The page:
The dish you see pictured above is prepared in the well-known Sichuan ‘Yu Xiang’ (魚香) style, which incorporates the spicy heat of chili against an umami background of bean paste with sweet and sour notes. The name ‘Yu Xiang’ is most accurately translated as ‘Fish fragrant’, but it has, in some unfortunate instances, been translated as ‘fish-smelling’ (as in ‘Fish Smelling Eggplant’) or, in one memorable but unfortunate translation, ‘Pork Shreds with Fish Odor’. The actual origin of the name and its relationship to the traditional ingredients is a fascinating one, and something I intend to cover in a more detailed post sometime, but for now just suffice it to say that no fish will be harmed in the preparation of this experiment, nor will the resultant dish smell, taste, or resemble anything even vaguely fishy…
- 6 thick slices of Pork Belly, cut into bite sized pieces
- 2 slices of fresh Pineapple, cut to same size as the pork belly
- 1 small Red Bell Pepper, chopped into irregular pieces
- 1 scallion, chopped
- 1 tbsp. Garlic, minced
- 1 tsp. Ginger, minced
- 2 tbsp. Sugar
- 2 tbsp. Sichuan Chili Bean Paste (la douban jiang)
- 3 tbsp. Vinegar
You will note that the pork belly pictured above is already partly cooked. This is not merely a timesaver but has some collateral benefits as you can see if you follow the directions on my Pork Belly ‘Foodstuffs’ post.
First, heat a couple of tablespoons of oil, or reserved pork belly fat, in a flat bottomed pan and sear the pineapple sections on both sides over high heat. Remove to a bowl and set aside.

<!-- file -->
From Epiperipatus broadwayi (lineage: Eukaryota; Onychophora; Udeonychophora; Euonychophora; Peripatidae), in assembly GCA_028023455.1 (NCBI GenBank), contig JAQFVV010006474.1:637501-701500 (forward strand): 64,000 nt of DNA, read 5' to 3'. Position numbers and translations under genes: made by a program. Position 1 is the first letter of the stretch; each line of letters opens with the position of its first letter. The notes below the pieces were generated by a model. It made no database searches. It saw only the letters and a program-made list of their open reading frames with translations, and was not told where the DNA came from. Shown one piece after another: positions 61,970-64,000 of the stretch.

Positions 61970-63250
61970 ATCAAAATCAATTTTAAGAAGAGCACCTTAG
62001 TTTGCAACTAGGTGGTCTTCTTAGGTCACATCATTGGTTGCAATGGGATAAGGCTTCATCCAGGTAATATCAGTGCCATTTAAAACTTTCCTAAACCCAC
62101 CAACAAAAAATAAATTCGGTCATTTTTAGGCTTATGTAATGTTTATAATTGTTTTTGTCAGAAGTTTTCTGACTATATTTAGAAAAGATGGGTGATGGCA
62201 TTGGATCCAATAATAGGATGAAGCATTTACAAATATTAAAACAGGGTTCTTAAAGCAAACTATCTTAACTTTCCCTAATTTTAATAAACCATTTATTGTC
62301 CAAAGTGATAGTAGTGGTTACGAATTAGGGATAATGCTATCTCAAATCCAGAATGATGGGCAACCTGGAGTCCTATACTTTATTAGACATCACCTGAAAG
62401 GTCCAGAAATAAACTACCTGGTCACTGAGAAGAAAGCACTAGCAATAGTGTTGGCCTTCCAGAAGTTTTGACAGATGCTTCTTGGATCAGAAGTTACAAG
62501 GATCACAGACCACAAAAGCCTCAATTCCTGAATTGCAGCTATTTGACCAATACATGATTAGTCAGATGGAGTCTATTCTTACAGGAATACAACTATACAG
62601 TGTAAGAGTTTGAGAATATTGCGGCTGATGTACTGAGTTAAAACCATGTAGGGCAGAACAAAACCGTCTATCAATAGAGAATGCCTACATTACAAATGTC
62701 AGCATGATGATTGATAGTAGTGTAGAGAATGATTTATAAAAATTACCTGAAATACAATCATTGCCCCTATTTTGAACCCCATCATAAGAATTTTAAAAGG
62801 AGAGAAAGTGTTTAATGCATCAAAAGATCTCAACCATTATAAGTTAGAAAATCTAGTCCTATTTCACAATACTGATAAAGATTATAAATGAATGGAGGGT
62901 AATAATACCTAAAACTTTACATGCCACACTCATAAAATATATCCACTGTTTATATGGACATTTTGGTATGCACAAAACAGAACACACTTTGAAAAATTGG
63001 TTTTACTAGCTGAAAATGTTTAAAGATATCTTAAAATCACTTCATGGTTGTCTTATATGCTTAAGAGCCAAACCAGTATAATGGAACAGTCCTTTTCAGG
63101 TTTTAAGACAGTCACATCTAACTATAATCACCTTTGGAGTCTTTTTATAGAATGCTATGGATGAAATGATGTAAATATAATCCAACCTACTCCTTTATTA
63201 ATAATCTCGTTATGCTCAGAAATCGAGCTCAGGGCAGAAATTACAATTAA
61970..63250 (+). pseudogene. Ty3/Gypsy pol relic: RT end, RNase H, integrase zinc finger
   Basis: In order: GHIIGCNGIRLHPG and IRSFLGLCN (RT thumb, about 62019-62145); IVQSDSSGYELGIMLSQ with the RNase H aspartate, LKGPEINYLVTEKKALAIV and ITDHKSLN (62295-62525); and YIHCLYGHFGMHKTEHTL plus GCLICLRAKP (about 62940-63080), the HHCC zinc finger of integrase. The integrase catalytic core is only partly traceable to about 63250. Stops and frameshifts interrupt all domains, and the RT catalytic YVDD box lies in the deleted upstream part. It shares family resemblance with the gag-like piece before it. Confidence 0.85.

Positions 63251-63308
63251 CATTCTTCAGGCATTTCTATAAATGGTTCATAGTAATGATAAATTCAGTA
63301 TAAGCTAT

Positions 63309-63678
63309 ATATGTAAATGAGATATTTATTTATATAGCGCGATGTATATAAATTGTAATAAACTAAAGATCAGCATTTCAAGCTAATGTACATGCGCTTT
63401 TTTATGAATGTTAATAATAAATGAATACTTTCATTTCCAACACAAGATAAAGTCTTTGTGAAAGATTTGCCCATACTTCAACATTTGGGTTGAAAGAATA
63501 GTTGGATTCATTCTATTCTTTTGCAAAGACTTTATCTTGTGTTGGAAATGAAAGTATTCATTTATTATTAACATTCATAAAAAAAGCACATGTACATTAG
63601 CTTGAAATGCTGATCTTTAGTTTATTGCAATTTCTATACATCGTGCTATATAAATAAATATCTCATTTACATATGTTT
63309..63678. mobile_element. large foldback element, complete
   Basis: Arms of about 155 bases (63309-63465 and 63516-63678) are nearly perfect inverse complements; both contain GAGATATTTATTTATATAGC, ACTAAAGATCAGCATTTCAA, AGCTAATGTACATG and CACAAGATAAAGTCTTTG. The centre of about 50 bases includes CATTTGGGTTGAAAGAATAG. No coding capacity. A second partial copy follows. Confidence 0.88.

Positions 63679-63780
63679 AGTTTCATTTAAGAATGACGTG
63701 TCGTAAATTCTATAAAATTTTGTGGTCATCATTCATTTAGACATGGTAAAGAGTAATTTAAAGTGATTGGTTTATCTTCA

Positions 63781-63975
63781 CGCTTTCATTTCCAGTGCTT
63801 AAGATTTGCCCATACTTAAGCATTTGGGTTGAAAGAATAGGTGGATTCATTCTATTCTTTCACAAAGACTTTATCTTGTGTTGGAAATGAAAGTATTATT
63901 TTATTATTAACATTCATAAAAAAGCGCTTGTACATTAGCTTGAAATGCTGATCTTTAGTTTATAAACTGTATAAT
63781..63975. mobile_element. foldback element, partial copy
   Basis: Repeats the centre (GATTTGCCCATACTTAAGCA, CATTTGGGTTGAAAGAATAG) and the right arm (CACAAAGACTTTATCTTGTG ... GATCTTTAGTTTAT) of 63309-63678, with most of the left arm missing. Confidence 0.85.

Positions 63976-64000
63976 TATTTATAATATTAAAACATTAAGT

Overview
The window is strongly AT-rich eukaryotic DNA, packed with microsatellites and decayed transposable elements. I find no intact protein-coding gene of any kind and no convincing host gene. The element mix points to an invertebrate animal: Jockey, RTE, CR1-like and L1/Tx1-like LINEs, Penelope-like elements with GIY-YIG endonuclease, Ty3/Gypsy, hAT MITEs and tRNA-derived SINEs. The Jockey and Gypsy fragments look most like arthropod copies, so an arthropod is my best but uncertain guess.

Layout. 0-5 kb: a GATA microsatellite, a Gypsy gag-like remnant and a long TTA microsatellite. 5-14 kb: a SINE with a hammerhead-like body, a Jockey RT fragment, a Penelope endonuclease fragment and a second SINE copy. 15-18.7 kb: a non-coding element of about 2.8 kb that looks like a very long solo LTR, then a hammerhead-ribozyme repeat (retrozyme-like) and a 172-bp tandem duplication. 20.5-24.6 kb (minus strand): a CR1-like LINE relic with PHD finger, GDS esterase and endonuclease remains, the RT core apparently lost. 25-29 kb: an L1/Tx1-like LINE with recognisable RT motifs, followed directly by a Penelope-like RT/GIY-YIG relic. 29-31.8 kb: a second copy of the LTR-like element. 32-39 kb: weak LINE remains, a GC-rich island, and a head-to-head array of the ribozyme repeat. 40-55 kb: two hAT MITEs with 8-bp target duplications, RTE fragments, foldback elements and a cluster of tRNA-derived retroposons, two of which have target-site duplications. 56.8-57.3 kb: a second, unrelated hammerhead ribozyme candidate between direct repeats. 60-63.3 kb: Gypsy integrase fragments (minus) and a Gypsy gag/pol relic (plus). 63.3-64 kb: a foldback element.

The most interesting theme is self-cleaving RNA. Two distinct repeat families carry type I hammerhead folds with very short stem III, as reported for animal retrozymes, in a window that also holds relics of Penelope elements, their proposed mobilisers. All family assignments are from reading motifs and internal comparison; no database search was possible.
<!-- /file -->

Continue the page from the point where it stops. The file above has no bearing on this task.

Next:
Heat another tablespoon or so of oil in your wok and, when it is almost smoking, add the pork belly slices. Stir and toss the slices until they are fully cooked through and getting crispy on the outside. Remove them to the same bowl as the pineapple.
Add enough oil or fat to the wok so that there are a generous three tablespoons at the bottom and then add the scallion, ginger and garlic. As soon as they release their aromas, throw in the sugar and then the red pepper. Toss and stir until the pepper is just getting soft and then add the sugar and the chili bean paste.
Stir just a few seconds longer and then add back the pork, pineapple and then the vinegar. Stir rapidly until the sauce is thickened and coats all the solid ingredients and then plate and serve.
This turned out very nicely. I have made variations on this dish many times before but this is the first time I have used fresh rather than canned pineapple and it was much better. I was also a little concerned about the chili bean paste, which was a brand I had not tried before. When I tasted it right from the jar it was exceptionally salty and didn’t seem that hot. Once cooked, however, the saltiness seemed diminished and the chili bite was just right, I thought. Normally, I just add chopped chili and pineapple juice as a sweetener to make a spicy-sweet pork belly dish but the ‘Yu Xiang’ twist (which is definitely non-standard, given the pineapple) is something I will definitely do again…